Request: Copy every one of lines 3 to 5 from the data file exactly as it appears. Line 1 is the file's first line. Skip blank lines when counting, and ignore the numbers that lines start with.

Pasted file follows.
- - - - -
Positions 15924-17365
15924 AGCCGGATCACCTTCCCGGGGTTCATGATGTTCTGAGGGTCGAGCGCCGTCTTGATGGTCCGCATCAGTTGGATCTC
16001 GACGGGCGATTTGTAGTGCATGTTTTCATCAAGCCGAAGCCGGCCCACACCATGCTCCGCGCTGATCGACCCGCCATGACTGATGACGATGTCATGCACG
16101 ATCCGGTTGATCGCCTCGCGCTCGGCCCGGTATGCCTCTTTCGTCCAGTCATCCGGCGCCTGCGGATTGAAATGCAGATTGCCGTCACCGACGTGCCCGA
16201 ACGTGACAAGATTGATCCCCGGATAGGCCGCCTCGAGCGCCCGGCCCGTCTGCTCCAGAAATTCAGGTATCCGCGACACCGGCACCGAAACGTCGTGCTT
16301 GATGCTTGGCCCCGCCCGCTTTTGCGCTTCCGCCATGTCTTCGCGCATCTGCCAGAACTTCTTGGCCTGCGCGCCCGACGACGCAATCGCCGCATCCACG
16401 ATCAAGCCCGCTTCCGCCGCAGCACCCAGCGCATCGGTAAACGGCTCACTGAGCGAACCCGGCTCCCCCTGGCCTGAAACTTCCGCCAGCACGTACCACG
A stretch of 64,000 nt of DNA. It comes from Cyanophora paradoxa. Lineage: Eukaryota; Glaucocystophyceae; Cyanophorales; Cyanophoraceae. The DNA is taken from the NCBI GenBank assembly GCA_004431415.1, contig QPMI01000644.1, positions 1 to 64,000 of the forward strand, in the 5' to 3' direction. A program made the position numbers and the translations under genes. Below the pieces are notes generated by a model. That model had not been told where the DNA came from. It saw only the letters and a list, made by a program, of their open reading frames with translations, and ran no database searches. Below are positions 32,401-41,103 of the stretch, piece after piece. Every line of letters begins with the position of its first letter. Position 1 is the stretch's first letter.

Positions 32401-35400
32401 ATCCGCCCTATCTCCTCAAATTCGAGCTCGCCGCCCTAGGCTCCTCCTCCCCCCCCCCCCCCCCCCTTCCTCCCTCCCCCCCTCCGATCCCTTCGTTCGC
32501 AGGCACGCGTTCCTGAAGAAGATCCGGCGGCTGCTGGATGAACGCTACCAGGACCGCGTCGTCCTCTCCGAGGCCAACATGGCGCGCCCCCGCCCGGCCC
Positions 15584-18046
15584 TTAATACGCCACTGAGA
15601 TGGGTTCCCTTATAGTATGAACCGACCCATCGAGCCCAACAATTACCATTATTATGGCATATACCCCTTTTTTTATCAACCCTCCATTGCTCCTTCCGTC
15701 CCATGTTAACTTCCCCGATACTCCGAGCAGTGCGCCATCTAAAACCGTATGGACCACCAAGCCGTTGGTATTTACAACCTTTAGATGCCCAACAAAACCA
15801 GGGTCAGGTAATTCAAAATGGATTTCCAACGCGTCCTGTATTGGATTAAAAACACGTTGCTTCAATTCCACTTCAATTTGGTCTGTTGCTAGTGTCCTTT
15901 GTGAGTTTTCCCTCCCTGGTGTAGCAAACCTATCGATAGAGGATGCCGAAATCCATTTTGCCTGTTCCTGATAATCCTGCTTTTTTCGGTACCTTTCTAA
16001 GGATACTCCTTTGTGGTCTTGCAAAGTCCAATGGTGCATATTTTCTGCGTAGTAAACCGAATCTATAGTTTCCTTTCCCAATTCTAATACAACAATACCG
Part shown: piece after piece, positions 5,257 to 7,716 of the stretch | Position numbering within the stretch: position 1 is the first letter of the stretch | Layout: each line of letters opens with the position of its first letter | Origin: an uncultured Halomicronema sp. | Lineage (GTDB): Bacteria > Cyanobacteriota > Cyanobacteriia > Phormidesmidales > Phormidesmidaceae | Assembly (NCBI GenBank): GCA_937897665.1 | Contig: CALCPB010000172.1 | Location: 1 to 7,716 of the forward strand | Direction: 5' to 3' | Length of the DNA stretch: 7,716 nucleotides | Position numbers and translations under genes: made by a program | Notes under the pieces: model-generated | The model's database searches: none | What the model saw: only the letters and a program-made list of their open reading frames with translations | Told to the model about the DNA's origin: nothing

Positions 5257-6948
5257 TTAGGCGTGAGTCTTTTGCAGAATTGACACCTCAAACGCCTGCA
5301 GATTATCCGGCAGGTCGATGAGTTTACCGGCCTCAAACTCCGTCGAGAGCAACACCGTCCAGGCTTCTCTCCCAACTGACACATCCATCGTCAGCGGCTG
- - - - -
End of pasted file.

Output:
16001 GACGGGCGATTTGTAGTGCATGTTTTCATCAAGCCGAAGCCGGCCCACACCATGCTCCGCGCTGATCGACCCGCCATGACTGATGACGATGTCATGCACG
16101 ATCCGGTTGATCGCCTCGCGCTCGGCCCGGTATGCCTCTTTCGTCCAGTCATCCGGCGCCTGCGGATTGAAATGCAGATTGCCGTCACCGACGTGCCCGA
16201 ACGTGACAAGATTGATCCCCGGATAGGCCGCCTCGAGCGCCCGGCCCGTCTGCTCCAGAAATTCAGGTATCCGCGACACCGGCACCGAAACGTCGTGCTT